I wasn’t quite certain what to expect when I chose To Write Like a Woman: Essays in Feminism and Science Fiction (Literary/Reference 181 pages) by Joanna Russ as my individual reading component assignment. I’ve never really considered myself to be a feminist before, but reading this book, in combination with my own individual studies regarding feminism because of recent events such as GamerGate and my own perceptions about the lack of female representation in science fiction, has helped to shape and provide substance to what writing science fiction as a woman means to me.
In my experiences in reading science fiction, I’ve found that I can usually tell the difference between male and female authors because of the focus of the story. Many of the science fiction novels I’ve read seem to have a clear distinction between the “hard” science fiction and the “softer” science fiction. From what I’ve seen out of my own readings, science fiction written by men seems to have a lot more technical jargon and a lot more detailed description as to the math, science, and engineering aspects of science fiction whereas the science fiction written by women seems to have more of a basis around humanity, human concepts, and character development.
In the article titled “Recent Feminist Utopias”, Joanna Russ speaks extensively about the differences between male utopias and female utopias, as seen throughout books she read. “In view of this general previous neglect, the works treated in this paper are remarkable not only for their explicit feminism but for the similar forms the feminism takes. They not only ask the same questions and point to the same abuses; they provide similar answers and remedies” (page 136). The feminist stories Russ discusses have many similar trends and one of the sections in the book that stuck out the most with me was on page 137: “Without exception the stories are ecology-minded. … However, many of the stories go beyond the problems of living in the world without disturbing its ecological balance into presenting their characters as feeling a strong emotional connection to the natural world.” This is exactly one of the points that I’ve seen in my own reading, how female science fiction authors are looking at the world through a lens of improving the world, or universe, around them and that the story isn’t just about the main character’s sexual desires or search for power. The science fiction I read such as Anne McCaffrey’s Decision at Doona and the Crystal Singer Trilogy, C.J. Cherryh’s Downbelow Station, and the Star Kingdom books by David Weber and Jane Lindskold all specifically deal with humanity’s ability to survive on planets or in a manner consistent with respect towards the ecology of a planet.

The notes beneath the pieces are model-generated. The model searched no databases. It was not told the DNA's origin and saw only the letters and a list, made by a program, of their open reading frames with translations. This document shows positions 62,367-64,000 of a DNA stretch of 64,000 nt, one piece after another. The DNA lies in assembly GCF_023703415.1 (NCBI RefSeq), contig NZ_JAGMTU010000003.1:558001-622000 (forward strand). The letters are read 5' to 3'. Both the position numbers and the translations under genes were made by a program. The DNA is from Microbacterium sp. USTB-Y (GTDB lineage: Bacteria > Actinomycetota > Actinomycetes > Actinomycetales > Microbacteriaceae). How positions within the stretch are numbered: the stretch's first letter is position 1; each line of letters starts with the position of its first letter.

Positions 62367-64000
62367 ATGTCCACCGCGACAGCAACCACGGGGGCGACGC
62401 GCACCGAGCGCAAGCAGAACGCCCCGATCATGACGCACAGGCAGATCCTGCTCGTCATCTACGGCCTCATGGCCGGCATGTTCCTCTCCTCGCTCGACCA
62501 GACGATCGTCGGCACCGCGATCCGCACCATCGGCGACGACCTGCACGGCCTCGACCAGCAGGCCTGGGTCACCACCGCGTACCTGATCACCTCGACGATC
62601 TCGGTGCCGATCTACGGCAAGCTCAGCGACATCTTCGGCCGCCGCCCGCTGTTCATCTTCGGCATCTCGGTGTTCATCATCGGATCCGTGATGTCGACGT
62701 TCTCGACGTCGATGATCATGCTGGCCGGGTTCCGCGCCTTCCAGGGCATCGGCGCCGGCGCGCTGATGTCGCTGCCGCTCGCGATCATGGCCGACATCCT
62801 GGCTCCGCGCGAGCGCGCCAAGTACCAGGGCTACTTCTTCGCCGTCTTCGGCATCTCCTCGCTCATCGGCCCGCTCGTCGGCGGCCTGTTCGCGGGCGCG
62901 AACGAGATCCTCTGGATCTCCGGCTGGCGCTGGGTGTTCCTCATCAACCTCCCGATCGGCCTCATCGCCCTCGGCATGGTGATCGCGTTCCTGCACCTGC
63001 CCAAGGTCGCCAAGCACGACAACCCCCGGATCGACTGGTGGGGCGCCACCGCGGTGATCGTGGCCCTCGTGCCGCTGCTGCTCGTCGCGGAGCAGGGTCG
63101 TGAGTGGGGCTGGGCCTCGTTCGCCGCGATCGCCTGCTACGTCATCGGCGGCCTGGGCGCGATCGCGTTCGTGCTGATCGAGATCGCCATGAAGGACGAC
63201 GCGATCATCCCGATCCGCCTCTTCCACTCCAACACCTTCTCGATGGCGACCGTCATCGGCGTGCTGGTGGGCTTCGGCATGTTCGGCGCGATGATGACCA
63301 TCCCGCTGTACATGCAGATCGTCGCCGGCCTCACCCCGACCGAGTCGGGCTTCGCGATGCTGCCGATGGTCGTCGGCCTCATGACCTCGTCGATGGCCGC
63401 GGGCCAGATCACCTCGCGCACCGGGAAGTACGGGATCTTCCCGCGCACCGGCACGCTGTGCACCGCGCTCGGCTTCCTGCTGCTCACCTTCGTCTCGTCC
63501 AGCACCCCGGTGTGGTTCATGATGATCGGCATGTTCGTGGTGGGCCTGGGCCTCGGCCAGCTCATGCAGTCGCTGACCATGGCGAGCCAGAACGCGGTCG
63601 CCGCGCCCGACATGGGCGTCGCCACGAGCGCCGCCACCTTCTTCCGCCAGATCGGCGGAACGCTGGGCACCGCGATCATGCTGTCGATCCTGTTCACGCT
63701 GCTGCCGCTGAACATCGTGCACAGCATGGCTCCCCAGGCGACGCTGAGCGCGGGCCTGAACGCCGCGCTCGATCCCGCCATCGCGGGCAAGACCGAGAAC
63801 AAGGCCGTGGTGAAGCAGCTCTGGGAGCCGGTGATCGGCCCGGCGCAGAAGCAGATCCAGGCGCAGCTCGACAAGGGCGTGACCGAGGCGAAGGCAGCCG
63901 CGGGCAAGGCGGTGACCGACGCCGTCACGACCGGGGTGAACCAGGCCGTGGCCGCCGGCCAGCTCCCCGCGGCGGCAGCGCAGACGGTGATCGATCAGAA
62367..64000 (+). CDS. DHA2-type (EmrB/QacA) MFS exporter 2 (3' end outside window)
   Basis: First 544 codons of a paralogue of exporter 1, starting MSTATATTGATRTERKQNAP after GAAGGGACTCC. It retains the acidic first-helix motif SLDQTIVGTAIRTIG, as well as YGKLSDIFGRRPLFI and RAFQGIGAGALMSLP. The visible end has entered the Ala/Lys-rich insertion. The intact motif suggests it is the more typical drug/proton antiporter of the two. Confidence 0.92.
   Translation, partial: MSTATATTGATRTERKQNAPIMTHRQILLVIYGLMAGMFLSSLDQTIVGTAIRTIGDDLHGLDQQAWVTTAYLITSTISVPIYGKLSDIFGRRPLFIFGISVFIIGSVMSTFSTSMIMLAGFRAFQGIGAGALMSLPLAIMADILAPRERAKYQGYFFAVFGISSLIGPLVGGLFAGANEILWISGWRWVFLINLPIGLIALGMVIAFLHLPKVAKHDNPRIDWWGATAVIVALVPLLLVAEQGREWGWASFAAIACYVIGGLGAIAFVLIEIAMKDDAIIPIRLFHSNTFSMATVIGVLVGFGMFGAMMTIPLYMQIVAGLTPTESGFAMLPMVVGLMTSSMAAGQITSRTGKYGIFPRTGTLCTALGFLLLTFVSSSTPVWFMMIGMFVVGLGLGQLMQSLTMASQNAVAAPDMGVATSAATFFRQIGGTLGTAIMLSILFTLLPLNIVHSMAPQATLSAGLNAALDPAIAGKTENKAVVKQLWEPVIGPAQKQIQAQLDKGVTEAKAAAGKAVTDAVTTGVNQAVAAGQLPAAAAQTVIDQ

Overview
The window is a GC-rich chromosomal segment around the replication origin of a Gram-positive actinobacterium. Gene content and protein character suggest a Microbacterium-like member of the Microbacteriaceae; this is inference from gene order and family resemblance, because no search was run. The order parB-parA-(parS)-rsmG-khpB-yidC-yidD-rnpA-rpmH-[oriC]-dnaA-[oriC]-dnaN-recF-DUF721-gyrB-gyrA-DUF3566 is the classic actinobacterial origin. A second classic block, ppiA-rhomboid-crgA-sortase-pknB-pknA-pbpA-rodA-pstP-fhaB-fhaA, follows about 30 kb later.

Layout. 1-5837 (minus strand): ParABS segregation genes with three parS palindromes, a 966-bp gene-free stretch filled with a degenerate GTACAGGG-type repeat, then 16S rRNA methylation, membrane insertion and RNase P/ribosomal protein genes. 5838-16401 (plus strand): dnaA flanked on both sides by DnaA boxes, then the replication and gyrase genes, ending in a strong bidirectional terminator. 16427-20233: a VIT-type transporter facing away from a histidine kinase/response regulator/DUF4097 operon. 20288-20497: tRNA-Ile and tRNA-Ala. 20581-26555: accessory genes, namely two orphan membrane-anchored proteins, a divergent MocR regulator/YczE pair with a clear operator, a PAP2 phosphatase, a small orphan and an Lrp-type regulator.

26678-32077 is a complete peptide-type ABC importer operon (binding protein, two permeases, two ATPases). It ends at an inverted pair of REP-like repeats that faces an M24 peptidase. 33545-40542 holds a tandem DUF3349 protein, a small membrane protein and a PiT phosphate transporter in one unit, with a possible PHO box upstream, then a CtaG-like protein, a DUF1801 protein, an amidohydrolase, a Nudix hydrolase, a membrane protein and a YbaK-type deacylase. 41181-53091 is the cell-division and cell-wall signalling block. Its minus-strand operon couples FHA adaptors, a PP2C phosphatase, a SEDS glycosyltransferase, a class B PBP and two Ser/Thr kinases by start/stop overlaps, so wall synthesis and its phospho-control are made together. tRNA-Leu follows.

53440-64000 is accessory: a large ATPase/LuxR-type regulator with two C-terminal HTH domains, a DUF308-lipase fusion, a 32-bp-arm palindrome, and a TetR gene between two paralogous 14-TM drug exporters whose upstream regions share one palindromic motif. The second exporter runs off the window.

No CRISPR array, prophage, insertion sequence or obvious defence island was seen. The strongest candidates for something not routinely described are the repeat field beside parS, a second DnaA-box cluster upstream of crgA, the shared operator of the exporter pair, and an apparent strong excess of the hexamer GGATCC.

Later in the article, Russ discusses a little bit about how violence and war aren’t really prevalent in the female utopia stories and says, “One might argue that women’s usual experience of war is just that: social collapse and natural disaster. Certainly few women have experienced war as part of a military hierarchy and few expect to do so” (page 138). This is where I think this book lost me for a little bit and I had to force myself to remember that this book was published in 1995, which was a very different time in world history. In 2014, men and women both have served in over a decade of war in both Iraq and Afghanistan. I believe that over a decade of war has increased the perspective and writing of violence and war for women, and that has a trickle-down effect to recent publications in science fiction. For example, Rachel Bach’s Paradox Trilogy deals specifically with a woman who wants nothing more than to become a Devastator, which is the highest level of special operations mechanized combat operations her planet maintains.
The article about utopias then moves to the discussion regarding the battle of the sexes and this was the single paragraph that really made me sit down and look at our society and the way American society as a whole looks at feminism and the female role in society. Pages 143-144: “Briefly, the battle-of-the-sexes stories present all-female or female-dominated worlds (of which there are none among the feminist utopias) that are returned to the normalcy of male dominance by male visitors from our own society or male renegades from the world of the story. These men overthrow a gynocracy that is both awesomely repressive and completely inefficient. The method of overthrow is some form of phallic display: flashing, a kiss, rape. The books are badly written, apolitical, and present women as only potentially sexual; they also present rape as either impossible or desired by the woman. These stories are not only strikingly violent; they are violent without feeling, and in contrast to the all-female, feminist utopias, never propose an all-male world as a solution to their problem. Their authors are not, it seems, willing to do without women. However the books are surprisingly non-erotic, sex being a matter of power in them and not pleasure.”
Given the problems American society is having these days with rape culture and the back-and-forth on every media format about feminism and anti-feminism and how society seems to be working really hard to maintain outdated views on the roles of gender and gender equality, books like To Write Like a Woman are important to help all writers of science fiction to create stories and characters that are worth investment.
Overall, I greatly enjoyed reading this book, even though it really did take me longer to get through it than the fiction I’m used to reading. I would strongly recommend this book as a collection and resource for reference and would rate the book as a solid three on my rating scale. I’m glad I own it, and I suspect that I will reference the book in the future
Russ, Joanna. To Write Like a Woman: Essays in Feminism and Science Fiction. Indiana University Press, Bloomington and Indianapolis: 1995.